Graphene Semiconductor Debuts, Outperforms Silicon

Researchers at the Georgia Institute of Technology in the United States have created the world’s first functioning semiconductor made of graphene. This groundbreaking development paves the way for the creation of entirely new electronic devices. The research has been published in the journal Nature.

Graphene and silicon carbide molecular model. Image Source: Georgia Institute of Technology

Graphene comprises a single layer of carbon atoms bonded together by the strongest known interatomic bonds. Semiconductors are materials that conduct electricity under certain conditions and are fundamental components of electronic devices. One of the longstanding issues in graphene electronics is the lack of a suitable bandgap, which is necessary for turning devices on and off at correct ratios. For years, many have tried to address this challenge using various methods. The latest technique accomplishes the creation of a bandgap, a critical step for developing graphene-based electronics.

The breakthrough came when the research team grew graphene on silicon carbide wafers using a special furnace. They produced epitaxial graphene, which is a single layer formed on the surface of silicon carbide. The research found that when properly manufactured, epitaxial graphene chemically bonds with silicon carbide and begins to exhibit semiconducting properties.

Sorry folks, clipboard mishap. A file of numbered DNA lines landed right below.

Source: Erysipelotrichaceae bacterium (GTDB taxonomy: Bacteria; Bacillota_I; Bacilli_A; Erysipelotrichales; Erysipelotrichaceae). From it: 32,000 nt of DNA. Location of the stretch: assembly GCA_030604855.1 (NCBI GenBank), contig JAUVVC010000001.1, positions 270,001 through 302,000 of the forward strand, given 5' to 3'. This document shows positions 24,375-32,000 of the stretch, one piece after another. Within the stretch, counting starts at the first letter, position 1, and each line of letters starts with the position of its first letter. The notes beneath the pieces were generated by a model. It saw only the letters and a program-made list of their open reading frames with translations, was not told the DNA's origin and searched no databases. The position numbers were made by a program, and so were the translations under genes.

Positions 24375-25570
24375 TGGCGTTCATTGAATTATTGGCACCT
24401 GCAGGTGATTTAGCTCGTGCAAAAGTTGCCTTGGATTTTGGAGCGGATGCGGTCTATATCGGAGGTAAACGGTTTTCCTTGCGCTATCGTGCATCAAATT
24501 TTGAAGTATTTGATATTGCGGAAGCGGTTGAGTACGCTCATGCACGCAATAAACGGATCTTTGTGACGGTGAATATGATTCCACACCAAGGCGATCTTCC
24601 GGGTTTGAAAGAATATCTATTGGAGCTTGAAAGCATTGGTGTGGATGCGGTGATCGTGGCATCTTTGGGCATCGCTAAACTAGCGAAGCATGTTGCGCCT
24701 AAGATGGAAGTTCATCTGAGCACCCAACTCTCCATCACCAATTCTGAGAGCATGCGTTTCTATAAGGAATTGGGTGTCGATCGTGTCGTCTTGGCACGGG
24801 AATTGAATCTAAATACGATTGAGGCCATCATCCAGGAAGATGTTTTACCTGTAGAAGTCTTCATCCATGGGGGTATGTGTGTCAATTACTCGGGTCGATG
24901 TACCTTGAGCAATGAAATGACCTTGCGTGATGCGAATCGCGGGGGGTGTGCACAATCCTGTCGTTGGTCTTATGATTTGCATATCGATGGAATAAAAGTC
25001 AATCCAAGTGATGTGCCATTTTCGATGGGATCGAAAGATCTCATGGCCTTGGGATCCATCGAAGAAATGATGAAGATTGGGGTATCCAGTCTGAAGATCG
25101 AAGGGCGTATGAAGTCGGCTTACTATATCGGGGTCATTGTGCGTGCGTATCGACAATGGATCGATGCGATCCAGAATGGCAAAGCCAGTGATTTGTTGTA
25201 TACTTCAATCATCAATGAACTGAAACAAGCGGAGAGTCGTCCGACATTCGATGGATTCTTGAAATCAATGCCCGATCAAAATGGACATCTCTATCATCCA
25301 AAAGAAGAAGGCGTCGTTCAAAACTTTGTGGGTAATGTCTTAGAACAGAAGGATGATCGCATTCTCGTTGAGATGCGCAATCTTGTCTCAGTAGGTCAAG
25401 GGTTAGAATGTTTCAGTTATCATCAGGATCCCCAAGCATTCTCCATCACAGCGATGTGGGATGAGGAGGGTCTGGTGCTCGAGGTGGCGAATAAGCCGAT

Graphene devices growing on a silicon carbide substrate chip. Image source: Georgia Institute of Technology

However, to create functional transistors, extensive manipulations of semiconductor materials are necessary, and this can compromise their performance. To demonstrate that their platform could function as a viable semiconductor, the team needed to measure its electronic characteristics without causing damage.

They placed atoms onto the graphene, utilizing doping techniques to “donate” electrons to the system to see if the material was a good conductor. Measurements indicated that the mobility of their graphene semiconductor was ten times that of silicon. In other words, electrons move with very little resistance, which means faster computing in electronics. The researchers likened it to driving on a highway compared to a gravel road: it’s more efficient, heats up less, and the higher speed means electrons can move faster.

The newly developed product is currently the only two-dimensional semiconductor with all the necessary characteristics for nanoelectronics, and its electrical properties significantly surpass those of any other two-dimensional semiconductor currently under development.

The researchers suggest that epitaxial graphene could lead to a paradigm shift in the electronics field, resulting in new technologies that leverage its unique properties. This material allows for the quantum mechanical wave nature of electrons to be harnessed, meeting the requirements for quantum computing.

(Source: Science Daily)

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